Isaiah Bischoff was only four years old when he and his father started creating small movies together. He started out acting in them, but Bischoff soon came to enjoy being behind the camera. He filmed his dad’s friends playing a board game, made a short video for his history class project, and documented moments from a trip to Puerto Rico. Today, the 15-year-old Bischoff, a student at Minneapolis South High School, is a Twin Cities Film Fest–official filmmaker. He just premiered his documentary, “All in the Circle,” at the fest.
The film depicts the arts and nature camp All in the Circle, which Bischoff attended as a 12-year-old. The goal of the camp is to engage kids with nature and leave them empowered to protect Earth.
Bischoff’s parents had nurtured his love for the environment by encouraging outdoor activities and taking him camping as a kid. The camp happened to be looking for a filmmaker, so, in a way, the movie emerged by accident. His interest in filmmaking well known, he was asked to put together a short documentary, intended for campers to watch on the last day.
This became a much larger project when All in the Circle invited film producer David Howell to come in. Interested in the camp’s mission—be kind to yourself, be kind to others, and be kind to the world and nature—Howell took on the project. Having never worked with a producer before, Bischoff agreed to collaborate—making this his first glimpse into professional filmmaking.
Bischoff’s dual role as camper and director challenged him to capture the atmosphere of the camp from an outsider’s perspective. But it also gave him an advantage that Howell, as producer, would have lacked: As Bischoff interacted with his peers, Howell noticed that they seemed to forget the camera was on.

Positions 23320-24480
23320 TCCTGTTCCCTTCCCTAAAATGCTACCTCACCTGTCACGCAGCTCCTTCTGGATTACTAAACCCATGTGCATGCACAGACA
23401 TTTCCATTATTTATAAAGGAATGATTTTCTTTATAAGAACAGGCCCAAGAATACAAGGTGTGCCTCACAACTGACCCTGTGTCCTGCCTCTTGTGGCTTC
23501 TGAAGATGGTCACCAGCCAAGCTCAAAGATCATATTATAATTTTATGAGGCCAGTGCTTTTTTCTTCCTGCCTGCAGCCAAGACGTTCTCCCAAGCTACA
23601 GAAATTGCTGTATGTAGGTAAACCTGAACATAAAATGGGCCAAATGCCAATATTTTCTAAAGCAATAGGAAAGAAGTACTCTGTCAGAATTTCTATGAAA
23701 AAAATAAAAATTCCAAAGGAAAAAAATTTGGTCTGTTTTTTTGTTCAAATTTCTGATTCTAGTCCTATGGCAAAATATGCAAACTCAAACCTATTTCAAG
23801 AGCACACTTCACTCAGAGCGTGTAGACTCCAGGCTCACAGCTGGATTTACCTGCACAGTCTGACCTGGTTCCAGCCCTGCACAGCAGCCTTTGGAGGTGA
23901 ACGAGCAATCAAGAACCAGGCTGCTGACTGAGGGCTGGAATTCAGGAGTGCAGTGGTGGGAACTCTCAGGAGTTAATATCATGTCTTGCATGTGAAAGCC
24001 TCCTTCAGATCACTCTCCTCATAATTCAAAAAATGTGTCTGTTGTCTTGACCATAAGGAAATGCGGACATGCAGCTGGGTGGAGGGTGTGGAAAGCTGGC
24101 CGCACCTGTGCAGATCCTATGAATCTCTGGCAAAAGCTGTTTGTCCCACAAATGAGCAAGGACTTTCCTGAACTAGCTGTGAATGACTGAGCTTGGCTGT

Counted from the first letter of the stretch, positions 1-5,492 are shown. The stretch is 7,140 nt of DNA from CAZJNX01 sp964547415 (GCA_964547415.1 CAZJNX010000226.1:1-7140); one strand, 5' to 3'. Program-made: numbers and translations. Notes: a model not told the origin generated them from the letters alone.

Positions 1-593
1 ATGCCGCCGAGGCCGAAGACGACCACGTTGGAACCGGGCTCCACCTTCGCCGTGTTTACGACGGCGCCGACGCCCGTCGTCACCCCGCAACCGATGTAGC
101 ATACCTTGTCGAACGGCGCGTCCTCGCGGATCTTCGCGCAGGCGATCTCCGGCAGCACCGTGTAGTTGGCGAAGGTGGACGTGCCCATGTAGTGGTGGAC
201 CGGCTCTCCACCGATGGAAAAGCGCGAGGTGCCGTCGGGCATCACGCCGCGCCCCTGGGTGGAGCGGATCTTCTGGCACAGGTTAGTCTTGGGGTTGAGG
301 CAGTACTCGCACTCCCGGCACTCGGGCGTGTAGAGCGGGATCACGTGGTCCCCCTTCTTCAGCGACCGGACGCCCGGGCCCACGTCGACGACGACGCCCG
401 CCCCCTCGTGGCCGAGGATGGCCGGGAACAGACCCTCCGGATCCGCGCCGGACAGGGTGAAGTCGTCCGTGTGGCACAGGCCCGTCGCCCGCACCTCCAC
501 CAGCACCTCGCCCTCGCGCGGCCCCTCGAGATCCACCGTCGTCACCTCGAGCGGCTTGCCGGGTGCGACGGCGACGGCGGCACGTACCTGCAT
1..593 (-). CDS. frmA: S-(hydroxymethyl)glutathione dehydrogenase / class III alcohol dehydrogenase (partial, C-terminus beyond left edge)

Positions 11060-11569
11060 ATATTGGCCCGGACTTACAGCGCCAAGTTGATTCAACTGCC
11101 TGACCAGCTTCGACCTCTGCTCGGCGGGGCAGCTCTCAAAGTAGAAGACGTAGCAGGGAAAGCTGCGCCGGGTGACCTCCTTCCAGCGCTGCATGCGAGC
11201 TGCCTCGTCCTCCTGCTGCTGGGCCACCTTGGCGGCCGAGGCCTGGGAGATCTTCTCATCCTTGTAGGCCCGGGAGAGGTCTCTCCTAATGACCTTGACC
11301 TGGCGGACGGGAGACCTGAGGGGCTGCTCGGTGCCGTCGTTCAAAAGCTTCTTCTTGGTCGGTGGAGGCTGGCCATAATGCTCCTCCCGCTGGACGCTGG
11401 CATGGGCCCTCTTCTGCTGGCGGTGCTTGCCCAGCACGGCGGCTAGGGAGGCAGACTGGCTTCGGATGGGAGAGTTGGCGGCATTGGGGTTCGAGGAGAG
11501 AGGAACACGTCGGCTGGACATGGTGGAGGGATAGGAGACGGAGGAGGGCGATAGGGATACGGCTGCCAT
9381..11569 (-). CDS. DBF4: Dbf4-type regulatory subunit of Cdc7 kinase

Bischoff and Howell filmed campers learning about animals through craft projects and listening to various spiritual leaders. “With all the technology disconnecting us, this camp brings people together and helps them feel more a part of a group,” Howell says. “They didn’t want camp to end.”
“All in the Circle” took three years to complete. After filming, they had roughly 60 hours of footage to sift through and edit. “It was challenging to put it together in a cohesive way,” reflected Bischoff. Soon, the documentary was a success, 650 people attending its premiere. After seeing and hearing about the film, the Twin Cities Film Fest reached out to Howell. “I hope the film helps people in society feel connected to their neighbor and to nature,” Howell says. Their goal is to premiere the film nationally in the near future. Watch the trailer to learn more about All in the Circle.